A glut of the largest oil tankers in the Persian Gulf was poised to remain unchanged for a second week, a Bloomberg News survey showed.
There are 17.5 percent more very large crude carriers for hire over the next 30 days than there are likely cargoes, the median estimate in a survey of six shipbrokers and owners today showed. That’s the same as on Oct. 30 and Oct. 23, according to previous surveys.
VLCCs on the Saudi Arabia-to-Japan voyage, the benchmark route for supertankers sailing to Asia, are returning to West African ports to collect cargoes, curbing the supply of ships in the Middle East, according to Odysseas Valatsas, chartering manager for Dynacom Tankers Management Ltd. report. Still, the global VLCC fleet will expand 6.8 percent this year, compared with demand growth of 4.8 percent, according to Clarkson Research Services Ltd.
“It seems like the amount of November cargoes will be higher than the last few months,” Valatsas said by e-mail today. “There is hope for a much better market.”
VLCCs are losing $724 daily, figures from the Baltic Exchange in London showed. That compares with a loss of $1,799 yesterday, the data showed. Returns were positive in only four sessions so far in the second half. Each vessel can hold 2 million barrels of oil.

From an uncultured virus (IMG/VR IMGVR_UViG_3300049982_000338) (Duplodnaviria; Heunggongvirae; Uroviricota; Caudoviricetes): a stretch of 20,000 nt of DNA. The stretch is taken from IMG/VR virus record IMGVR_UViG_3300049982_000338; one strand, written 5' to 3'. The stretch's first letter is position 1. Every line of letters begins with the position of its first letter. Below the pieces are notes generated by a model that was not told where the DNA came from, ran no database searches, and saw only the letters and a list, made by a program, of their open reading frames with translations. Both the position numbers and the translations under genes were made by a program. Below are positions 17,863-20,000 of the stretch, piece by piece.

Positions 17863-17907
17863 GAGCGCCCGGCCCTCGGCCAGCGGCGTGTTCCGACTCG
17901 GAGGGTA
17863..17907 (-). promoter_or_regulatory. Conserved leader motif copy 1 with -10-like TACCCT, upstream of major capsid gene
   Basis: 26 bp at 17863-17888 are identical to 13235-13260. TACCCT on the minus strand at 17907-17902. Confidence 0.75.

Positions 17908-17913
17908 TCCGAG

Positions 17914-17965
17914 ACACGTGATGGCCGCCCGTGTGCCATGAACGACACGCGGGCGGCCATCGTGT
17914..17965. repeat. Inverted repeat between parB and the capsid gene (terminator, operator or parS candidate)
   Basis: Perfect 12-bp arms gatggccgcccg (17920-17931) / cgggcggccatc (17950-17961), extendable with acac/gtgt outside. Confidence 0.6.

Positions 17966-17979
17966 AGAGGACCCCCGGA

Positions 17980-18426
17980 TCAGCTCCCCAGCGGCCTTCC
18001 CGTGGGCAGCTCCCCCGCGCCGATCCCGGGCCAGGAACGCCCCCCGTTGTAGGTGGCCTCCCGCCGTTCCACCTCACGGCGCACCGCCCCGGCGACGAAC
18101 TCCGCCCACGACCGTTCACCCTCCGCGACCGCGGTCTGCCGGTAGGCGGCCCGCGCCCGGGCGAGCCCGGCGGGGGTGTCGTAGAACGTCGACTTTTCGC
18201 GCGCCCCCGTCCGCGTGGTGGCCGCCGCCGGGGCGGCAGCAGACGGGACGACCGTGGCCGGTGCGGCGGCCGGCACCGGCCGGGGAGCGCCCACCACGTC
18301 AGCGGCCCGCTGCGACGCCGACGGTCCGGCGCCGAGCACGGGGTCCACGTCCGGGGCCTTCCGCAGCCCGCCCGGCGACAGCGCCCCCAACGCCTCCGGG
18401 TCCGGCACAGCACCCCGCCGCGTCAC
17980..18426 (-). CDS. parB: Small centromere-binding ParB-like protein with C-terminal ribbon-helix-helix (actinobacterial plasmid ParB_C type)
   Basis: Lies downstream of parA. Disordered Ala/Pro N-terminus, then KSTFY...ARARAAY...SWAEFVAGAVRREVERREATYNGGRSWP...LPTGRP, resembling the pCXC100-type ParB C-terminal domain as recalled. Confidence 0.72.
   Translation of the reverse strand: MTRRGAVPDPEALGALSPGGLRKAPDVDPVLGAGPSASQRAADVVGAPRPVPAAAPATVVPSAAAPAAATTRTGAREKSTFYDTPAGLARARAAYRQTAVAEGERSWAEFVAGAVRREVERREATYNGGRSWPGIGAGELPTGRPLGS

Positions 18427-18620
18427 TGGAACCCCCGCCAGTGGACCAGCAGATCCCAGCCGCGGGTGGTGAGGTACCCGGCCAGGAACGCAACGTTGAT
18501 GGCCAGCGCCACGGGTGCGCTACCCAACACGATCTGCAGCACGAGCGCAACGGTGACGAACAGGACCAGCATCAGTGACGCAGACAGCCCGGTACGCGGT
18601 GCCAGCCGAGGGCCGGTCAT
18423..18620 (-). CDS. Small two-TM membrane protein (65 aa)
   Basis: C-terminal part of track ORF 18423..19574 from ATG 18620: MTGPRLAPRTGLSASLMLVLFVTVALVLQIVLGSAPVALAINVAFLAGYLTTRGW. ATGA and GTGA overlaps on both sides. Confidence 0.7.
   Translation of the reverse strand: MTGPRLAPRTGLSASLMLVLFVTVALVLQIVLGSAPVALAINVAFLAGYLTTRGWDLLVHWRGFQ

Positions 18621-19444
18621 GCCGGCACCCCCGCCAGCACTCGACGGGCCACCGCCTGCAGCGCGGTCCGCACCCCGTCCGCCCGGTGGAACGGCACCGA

The exchange’s assessments don’t reflect speed cuts aimed at reducing fuel costs, the main expense for owners, who can boost returns by slowing tankers on return journeys after unloading cargoes. The price of fuel, or bunkers, lost 0.6 percent, sliding to $611.30 a metric ton, the lowest level since July 25, data compiled by Bloomberg from 25 ports showed today.
Hire costs for very large crude carriers on the benchmark Saudi Arabia-to-Japan voyage slipped 0.4 percent to 35.77 industry-standard Worldscale points, exchange data showed.
The Worldscale system is a method for pricing oil cargoes on thousands of trade routes. Each individual voyage’s flat rate, expressed in dollars a ton, is set once a year. Today’s level means hire costs on the benchmark route are 35.77 percent of the nominal Worldscale rate for that voyage.
The Baltic Dirty Tanker Index, a broader measure of oil-shipping costs that includes vessels smaller than VLCCs, slid 0.6 percent to 655. That’s the lowest since Oct. 1, the data showed.